It’s been a cloud-filled week in tech, with Amazon getting a new CEO who’s been running AWS, and Microsoft stock vaulting upward on quarterly earnings driven by Azure’s success.
But, now that Andy Jassy is tabbed to bring his cloud-computing management skills to run all of the world’s biggest e-commerce company, we have just one question: what TV shows does he watch?
This matters, more than a bit, because one of Amazon’s most prominent side hustles is Prime Video. Just today, Prime Video scooped up 10 Golden Globe nominations (Small Axe, Borat Subsequent Moviefilm) . That tied it for second, with Hulu, for the most nominations. Netflix led the way with a goggling 42.
Unlike Netflix or Hulu, however, Prime Video is available, for free, if you’re one of the 150 million or so households that subscribe to Amazon Prime. Many people do so for free shipping of all the stuff they buy online.
But about half of those subscribers, various studies have suggested, also use their free Prime Video access to a wide range of often excellent shows (beyond the Globe nominees, also Sound of Metal, The Vast of Night, The Boys, Jack Ryan, I’m Your Woman, Sylvie’s Love, One Night in Miami, Hanna, Tales from the Loop, and many more originals).
Prime also has stocked its library with plenty of licensed old sitcoms and movies, a wide range of comedy specials, a sequel to Eddie Murphy’s Coming to America, even live streams of some NFL games.
And big as Prime Video is, it’s only one big part of Amazon’s confusing cupboard of “TV” initiatives. There’s free, ad-supported channel IMDb TV, all the subscription Channels it sells and hosts, everything that’s happening on Twitch, even the social-video content of influencers trying to sell products on the site.
And don’t forget all those Fire TV-enabled devices, whose broad popularity puts them just barely behind Roku as the most popular streaming-video interface in America.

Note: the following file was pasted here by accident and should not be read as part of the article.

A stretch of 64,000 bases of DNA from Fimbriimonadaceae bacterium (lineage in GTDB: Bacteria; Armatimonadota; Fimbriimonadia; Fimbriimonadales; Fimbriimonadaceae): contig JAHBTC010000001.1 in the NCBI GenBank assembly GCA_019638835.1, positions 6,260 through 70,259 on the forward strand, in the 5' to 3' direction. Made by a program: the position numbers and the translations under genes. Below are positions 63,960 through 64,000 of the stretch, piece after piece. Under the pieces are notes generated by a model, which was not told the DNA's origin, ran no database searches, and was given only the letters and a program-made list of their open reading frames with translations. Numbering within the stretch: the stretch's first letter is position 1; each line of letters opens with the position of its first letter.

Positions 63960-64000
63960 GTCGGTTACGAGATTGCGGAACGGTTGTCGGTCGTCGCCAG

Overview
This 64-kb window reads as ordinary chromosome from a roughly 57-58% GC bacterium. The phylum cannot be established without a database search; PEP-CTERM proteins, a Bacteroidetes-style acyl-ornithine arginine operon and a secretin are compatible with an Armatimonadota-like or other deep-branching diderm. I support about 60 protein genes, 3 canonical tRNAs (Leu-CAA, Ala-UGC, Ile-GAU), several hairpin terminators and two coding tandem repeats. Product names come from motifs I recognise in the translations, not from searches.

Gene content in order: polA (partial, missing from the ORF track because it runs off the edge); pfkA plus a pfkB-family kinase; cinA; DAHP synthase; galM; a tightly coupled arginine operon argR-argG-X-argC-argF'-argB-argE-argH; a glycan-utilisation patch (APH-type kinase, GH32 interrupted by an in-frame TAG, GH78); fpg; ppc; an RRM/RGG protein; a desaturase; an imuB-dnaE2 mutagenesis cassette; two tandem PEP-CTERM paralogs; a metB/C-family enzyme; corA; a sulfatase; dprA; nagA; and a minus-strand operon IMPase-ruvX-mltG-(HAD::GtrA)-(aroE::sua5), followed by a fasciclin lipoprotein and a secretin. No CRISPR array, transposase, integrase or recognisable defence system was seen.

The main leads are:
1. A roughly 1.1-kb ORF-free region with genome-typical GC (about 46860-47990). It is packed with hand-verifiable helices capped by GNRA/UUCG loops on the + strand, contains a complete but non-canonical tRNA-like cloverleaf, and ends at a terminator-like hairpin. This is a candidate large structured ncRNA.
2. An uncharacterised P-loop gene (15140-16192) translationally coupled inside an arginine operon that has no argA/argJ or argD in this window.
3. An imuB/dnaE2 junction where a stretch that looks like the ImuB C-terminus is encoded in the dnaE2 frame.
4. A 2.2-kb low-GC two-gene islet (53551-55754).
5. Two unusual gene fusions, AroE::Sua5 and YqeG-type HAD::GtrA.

In short, Andy Jassy is going to be one of the most important people in Hollywood. Like it or not, the Cloud Guy will influence (or perhaps better, can influence) what tens of millions of TV fans watch, and what thousands of TV creators make.
No better example of that power comes from Jassy’s soon-to-be-predecessor, who once stomped into the Prime headquarters in Los Angeles to declare that he wanted to know where Amazon’s version of HBO’s Game of Thrones was.
At the time, as Bezos’ was pointedly suggesting, Prime’s offerings tended toward the small, smart and a bit precious, an outgrowth of the programming strategy of Prime’s first chief, Roy Price. But those shows, some of which scooped up critical acclaim but not many viewers, weren’t doing much to attract and keep Prime subscribers, which was, after all the point of the whole service.
Soon enough after, Price’s successors had committed $250 million for the rights to a spin-off series set in the Lord of the Rings universe, with another $250 million committed to actual production. That show hasn’t yet arrived, though Amazon says it’s on the way.
Bezos also is reportedly a huge fan of The Expanse, a complex Solar System-spanning space opera with particularly deep political and scientific underpinnings thanks to its roots in a series of novels by James S.A. Corey.
The series ran for three seasons on NBCU’s Syfy Channel, was cancelled, then picked up by Amazon in part because of Bezos’ affection for it. Prime since has run two more seasons, and ordered a third, possibly final, season, though producers Alcon Entertainment “remain very committed to the IP.”
Both those tidbits suggest that running a gigantic e-commerce company, and the industry’s biggest cloud company, (not to mention, in Bezos’ case, The Washington Post and a commercial space company) doesn’t mean you can’t also watch a little telly now and then. Presumably, we’ll start to find out what Jassy’s into, if anything, soon enough.
Jassy takes charge under what appears to be a rather tight leash, not surprising in that he’ll be only the second CEO in Amazon’s 27-year existence. He doesn’t take over until summer, giving Bezos time to still change his mind.
More to the point, the first CEO remains as executive chairman, even if Bezos’ last few years of a historically expensive divorce, tabloid scandal, building a new relationship (all this not necessarily in that order) and new Los Angeles mansions have provided plenty of gossip-mill grist that has surprised even Amazon loyalists.
Jassy, according to a Business Insider profile, has a conference room called “The Chop,” a place “where ideas, and sometimes employees, go to get chopped down to size.” Lovely.
Like Bezos, Jassy manages by memo rather than PowerPoint. As a writer, I can get behind that. Bezos has even extolled to shareholders the virtues of memo-based management in, yes, a memo (technically, an investor letter, but same diff).
These aren’t just any old office memo, he said. They’re edited, re-edited, set aside for a couple of days, then edited again, taking a week or more to generate a six-page document that centers an entire corporate conversation.
If that sounds, however, like the equivalent of “notes” from network suits to a producer or show runner, one of Hollywood’s great hazing rituals for creative talents, it could suggest that Jassy will fit right in among the new moguls now running the town.